Bronchial atresia is an uncommon malformation characterized by lobar, segmental, or subsegmental bronchial occlusion. Distal lung segments are hyperinflated, and the bronchial secretions are impacted (bronchocele). It generally affects young men, and usually occurs in the left upper lobe. The most common symptoms are fever, cough, hemoptysis, and dyspnea, although patients are mostly asymptomatic. Chest X-ray is significant for pulmonary hyperlucency (90%), and hilar nodular lesion (80%).1 On chest CT, impacted secretions, pulmonary hyperinflation, and pulmonary hypovascularity should be pathognomonic. Pulmonary hyperinflation is due to collateral ventilation through the intraalveolar pores of Kohn, the bronchoalveolar Lambert's channels, and the interbronchiolar channels. Lipoid pneumonia may occur if collateral ventilation is insufficient.2 Fiberoptic bronchoscopy is useful for the diagnosis of this entity, but the obliterated bronchus cannot be identified in half of all cases. Diagnosis in infancy is uncommon, and the condition may be confused with congenital cystic adenomatoid malformation, intralobar sequestration, or lobar emphysema.

Matsushima et al. described radiological findings in 8 adults and 1 child.3 The most common differential diagnosis are vascular malformations, other malformations with impacted secretions, lung cancer, and bronchial adenoma.

Treatment is conservative when the patient is asymptomatic. Surgery is indicated in symptomatic patients, in cases of repeated pneumonia, in cases in which the presence of malignant lesions cannot be ruled out, and in those in which lipoid pneumonia prevails over hyperinflation.4 Standard segmental pulmonary resection is the surgery of choice because a greater amount of the parenchyma can be preserved, as it must be remembered that this is a benign disease in young patients. The approach of choice is video-assisted thoracoscopy, although this procedure can be difficult due to the fact that the bronchocele normally occurs in the hilum, causing an inflammatory reaction that complicates the resection procedure. In lobar bronchial atresia, lobectomy can replace segmentectomy in order to achieve complete resection.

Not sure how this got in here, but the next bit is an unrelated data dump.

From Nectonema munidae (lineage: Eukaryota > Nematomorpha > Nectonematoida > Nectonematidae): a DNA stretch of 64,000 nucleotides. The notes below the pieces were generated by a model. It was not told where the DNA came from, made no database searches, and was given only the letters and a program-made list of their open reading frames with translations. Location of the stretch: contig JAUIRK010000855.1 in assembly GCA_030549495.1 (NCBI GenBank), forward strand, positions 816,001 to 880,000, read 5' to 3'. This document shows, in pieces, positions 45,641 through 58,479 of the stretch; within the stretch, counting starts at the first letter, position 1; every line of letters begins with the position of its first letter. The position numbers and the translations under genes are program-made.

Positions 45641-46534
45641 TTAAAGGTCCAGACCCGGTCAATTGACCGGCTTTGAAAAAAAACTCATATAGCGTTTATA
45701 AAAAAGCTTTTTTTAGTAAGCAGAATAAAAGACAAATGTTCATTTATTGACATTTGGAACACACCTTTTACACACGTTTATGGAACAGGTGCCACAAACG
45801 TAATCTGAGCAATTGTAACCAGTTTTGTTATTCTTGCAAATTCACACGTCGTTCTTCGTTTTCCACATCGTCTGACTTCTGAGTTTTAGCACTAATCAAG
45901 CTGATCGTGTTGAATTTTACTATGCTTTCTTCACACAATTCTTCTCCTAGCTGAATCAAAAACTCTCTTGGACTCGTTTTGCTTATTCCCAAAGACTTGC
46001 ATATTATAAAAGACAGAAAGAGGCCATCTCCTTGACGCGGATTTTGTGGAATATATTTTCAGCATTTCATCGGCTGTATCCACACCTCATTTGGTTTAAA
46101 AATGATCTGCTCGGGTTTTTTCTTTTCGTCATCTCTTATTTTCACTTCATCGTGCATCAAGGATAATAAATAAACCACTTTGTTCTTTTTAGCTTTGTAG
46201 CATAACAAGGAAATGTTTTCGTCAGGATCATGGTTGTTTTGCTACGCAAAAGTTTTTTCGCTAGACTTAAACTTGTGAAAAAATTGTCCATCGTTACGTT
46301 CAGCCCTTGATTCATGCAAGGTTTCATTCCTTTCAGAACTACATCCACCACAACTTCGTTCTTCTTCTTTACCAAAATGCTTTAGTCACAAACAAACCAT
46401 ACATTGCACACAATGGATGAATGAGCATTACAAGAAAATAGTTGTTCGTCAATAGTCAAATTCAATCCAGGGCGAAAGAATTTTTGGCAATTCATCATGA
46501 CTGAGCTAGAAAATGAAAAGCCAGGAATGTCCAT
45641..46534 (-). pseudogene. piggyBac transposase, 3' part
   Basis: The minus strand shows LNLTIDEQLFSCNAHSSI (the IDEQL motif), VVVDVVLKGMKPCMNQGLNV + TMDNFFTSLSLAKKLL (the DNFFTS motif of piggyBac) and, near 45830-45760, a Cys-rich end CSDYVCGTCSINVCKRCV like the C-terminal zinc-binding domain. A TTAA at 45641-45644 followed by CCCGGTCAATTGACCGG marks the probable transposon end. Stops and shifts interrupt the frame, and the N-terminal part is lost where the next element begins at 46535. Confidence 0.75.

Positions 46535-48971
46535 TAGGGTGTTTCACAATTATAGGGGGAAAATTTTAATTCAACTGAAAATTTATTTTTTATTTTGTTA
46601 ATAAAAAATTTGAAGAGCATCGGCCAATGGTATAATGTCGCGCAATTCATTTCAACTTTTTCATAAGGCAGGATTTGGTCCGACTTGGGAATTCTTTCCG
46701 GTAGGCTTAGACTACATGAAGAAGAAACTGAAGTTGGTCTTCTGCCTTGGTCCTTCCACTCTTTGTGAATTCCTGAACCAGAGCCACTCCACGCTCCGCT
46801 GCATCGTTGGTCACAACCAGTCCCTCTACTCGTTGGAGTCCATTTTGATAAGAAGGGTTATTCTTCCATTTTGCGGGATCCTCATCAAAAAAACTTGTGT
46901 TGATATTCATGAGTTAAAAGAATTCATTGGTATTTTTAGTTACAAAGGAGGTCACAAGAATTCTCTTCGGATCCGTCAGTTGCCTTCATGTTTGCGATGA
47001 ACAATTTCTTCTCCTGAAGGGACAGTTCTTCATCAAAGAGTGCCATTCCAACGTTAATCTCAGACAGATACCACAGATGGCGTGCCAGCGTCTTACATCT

Our case was a trauma patient in whom the most likely initial differential diagnoses were pulmonary laceration due to an acceleration-deceleration injury, or vascular aneurysm.

No pulmonary contusion or alveolar consolidation were found in the initial CT scan, so lipoid pneumonia could be ruled out. Acquired bronchial obstruction, due to the presence of a foreign body or inflammatory disease was initially ruled out on fiberoptic bronchoscopy, and later confirmed by the absence of any type of neoplastic lesion after 1 year of follow.

In conclusion, bronchial atresia is a benign, uncommon malformation. It is usually asymptomatic and computed tomography helps to guide diagnosis. The differential diagnosis includes vascular malformations, pulmonary sequestration, and lesions with mucoid impaction. The treatment of choice is conservative, and pulmonary resection should be avoided and reserved for symptomatic patients only.

References
[1]
P.J. Jederlnic, L.S. Sicilian, W. Baigelman, E.A. Gaensler.
Congenital bronchial atresia: a report of 4 cases and a review of the literature.
Medicine, 66 (1986), pp. 73-83
[2]
N. Morikawa, T. Kuroda, T. Honna, Y. Kitano, Y. Fuchimoto, K. Terawaki, et al.
Congenital bronchial atresia in infants and children.
J Pediatr Surg, 40 (2005), pp. 1822-1826
[3]
H. Matsushima, N. Takayanagi, M. Satoh, K. Kurashima, K. Kanauchi, T. Hoshi, et al.
Congenital bronchial atresia: radiologic findings in nine patients.
J Comput Assist Tomogr, 26 (2002), pp. 860-864
[4]
Y. Wang, W. Dai, Y. Sun, X. Chu, B. Yang, M. Zhao.
Congenital bronchial atresia: diagnosis and treatment.
Int J Med Sci, 9 (2012), pp. 207-212

Please cite this article as: Garcia-Reina S, Fernández E, Martinez-Barenys C, López de Castro P. Atresia bronquial diagnosticada incidentalmente tras traumatismo torácico. Arch Bronconeumol. 2019;55:53–54.